Though there are no shrouded areas that you have to explore, the game frequently throws surprises at you like new enemies spawning and new mechanics adding to the gameplay. Thus you can't plan your way to victory in advance at the begin of a mission. Druidstone plays much more like a boardgame of a dungeon crawl during which you are subjected to unforeseeable rigors. You have to manage your combat resources smartly and on the higher difficulties make best use of the skills your heroes acquire.
Experience with turn-based tactical combat matters a lot here, with many users reporting that they find the game on NORMAL difficulty already unforgiving.
Design of the Challenge
All missions are handcrafted and offer challenging opponents from the get-go. The tactical options available to you are enormous, with your heroes possessing a variety of skills that allow you to tackle challenges in many different ways, from a simple guard mode that spends your last action point to attack the next opponent that moves into range to intricate spells and teleportation, position swapping and similar feats. The list of your skills grows as you progress through the game. In principle the game demands that you use your skills effectively, as the opposition has the upper hand in numbers and strength. Opponents are dumb in the sense that they beeline towards you, but their numbers make the game challenging nevertheless.
All missions are winnable by design, and if you were up only against the opposition present on each map at the beginning, you would breeze through the game. To make the game challenging, Druidstone spawns enemies frequently during your mission, opens hidden passages with more opponents if you pass a trigger, or throws other surprises at you throughout the game.
In principle it makes for a nice, unpredictable experience, like a dungeon run with unpredictable rigors at every turn. It's definitely no strategy game, but a truly challenging dungeon run has its own merits.
But as things are, the surprises the game throws at you can easily make your mission a failure. By design this is only a small setback, because you can replay the mission immediately or come back later with better skills, or gear that will help you succeed. The enemy spawns and surprises the game throws at you are identic each time you play one mission. So you learn what you have to avoid and watch out for. It's like a puzzle that you repeat with an increasing number of hints at your disposal. This sounds nice on the drawing board, but the experience you get from repeating missions feels like a grind that gets weaker each time, because the spice of the mission, the surprises that add challenges, play out the same and thus have lost their appeal. It feels like a grind with diminishing returns, because you merely memorize the mission design. What it lacks is the grand feeling of a predictable strategy game, where you have to assess the challenge, refine your approach, and ultimately can revel in having mastered a challenge by learning to play better. It would be better if repeating a mission would play out differently each time, or if the mission would be challenging without additional surprises. This is Druidstone's biggest design flaw, that the replay of missions feels like a diminishing grind, like a puzzle that gets easier with each try, not because you have learned to play better but simply because you know how it plays out.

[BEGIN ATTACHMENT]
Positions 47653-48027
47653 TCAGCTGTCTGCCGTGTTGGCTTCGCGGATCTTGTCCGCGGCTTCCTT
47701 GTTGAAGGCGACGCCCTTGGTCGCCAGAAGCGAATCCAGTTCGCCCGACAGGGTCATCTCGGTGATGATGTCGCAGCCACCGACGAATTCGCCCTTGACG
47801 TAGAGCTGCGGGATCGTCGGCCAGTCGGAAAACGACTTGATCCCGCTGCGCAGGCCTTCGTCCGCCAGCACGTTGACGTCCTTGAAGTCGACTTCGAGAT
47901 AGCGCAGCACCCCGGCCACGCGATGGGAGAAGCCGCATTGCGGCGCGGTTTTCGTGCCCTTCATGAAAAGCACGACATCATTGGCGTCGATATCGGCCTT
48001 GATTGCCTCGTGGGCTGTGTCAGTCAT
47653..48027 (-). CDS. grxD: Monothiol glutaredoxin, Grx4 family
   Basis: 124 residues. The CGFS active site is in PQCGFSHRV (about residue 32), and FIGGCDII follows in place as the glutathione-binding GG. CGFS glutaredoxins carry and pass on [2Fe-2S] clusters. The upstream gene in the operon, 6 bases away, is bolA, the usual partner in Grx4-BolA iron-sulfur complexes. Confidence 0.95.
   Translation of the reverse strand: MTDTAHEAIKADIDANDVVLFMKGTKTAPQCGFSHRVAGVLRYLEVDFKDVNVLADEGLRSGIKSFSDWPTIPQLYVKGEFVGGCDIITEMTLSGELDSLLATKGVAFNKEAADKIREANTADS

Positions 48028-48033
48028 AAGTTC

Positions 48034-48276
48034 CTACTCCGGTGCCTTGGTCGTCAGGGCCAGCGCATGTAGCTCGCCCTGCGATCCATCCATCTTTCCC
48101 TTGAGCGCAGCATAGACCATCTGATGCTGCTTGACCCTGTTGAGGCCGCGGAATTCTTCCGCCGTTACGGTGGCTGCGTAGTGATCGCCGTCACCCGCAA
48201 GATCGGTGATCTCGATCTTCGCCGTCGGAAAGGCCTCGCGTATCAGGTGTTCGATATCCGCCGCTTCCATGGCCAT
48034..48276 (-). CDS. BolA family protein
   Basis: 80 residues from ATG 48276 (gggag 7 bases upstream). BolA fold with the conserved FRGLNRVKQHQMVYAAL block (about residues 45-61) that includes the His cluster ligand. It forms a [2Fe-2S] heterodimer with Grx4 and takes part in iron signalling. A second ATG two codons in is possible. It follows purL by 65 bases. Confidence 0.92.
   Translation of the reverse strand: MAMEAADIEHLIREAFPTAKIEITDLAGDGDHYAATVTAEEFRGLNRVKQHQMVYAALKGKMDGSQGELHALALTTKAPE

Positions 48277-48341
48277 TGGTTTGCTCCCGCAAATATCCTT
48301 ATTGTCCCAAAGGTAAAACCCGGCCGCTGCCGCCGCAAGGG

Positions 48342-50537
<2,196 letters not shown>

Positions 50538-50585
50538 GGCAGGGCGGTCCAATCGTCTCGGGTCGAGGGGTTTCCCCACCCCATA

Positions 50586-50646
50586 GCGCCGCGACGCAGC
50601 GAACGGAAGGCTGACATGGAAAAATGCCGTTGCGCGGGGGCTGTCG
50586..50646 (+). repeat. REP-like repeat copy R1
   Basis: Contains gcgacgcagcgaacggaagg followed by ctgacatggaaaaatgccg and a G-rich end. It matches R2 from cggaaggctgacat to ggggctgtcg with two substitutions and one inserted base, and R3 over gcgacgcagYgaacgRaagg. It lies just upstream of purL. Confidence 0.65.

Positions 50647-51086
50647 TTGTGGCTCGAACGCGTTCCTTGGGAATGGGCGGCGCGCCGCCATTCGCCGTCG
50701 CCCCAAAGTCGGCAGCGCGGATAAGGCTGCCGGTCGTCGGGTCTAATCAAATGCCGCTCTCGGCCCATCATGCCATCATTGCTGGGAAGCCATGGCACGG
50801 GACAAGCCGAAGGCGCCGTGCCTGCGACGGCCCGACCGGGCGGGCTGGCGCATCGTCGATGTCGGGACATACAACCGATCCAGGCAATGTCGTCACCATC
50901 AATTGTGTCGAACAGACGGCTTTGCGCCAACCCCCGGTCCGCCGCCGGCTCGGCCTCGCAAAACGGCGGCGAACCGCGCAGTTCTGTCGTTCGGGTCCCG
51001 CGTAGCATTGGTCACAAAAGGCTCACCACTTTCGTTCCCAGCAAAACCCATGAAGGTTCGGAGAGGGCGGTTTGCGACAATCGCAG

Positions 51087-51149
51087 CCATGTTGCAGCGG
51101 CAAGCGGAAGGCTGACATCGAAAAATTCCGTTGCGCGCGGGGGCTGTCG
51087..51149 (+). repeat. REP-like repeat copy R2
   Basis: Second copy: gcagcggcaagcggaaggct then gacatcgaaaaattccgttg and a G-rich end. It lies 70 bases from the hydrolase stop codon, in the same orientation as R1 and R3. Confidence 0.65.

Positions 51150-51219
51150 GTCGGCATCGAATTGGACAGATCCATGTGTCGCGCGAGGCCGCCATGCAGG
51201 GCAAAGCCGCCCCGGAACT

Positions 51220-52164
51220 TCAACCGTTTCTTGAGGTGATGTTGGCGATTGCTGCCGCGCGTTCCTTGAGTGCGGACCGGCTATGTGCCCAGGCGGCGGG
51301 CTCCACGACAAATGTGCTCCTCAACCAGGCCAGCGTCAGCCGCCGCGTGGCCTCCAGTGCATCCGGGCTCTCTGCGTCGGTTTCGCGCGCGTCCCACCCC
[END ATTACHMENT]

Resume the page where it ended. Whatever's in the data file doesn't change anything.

Instead Druidstone offers elevation by mastering the challenges that it throws frequently at you, if you are smart enough to win each mission on your first attempt. That is where Druidstone is at its best.
I played Druidstone on hard difficulty and after realizing that mission replays are not desirable, I did my best to complete all mission objectives right away. In principle, if you make smart choices at level-up, preferably to select the skills that offer new systemic benefits, and choose high quality gear with an eye for the best combat options, your power curve vs the difficulty of the missions is improving to your advantage as the game progresses. You also learn what type of surprises the game throws at you. A third through the game, it feels if you use your limited skills conservatively and proceed with circumspection, you can succeed mostly always right away.
Druidstone is no RPG (we should stop calling a game an RPG only because you can customize your combat build) and no strategy game, because it is unpredictable in its challenge.
Instead Druidstone is at its best if you love a dungeon run that throws challenging surprises at you, and if you manage to proceed without fail like a roguelike.
These days you should be able to find Druidstone on a good discount. It is a lot of fun.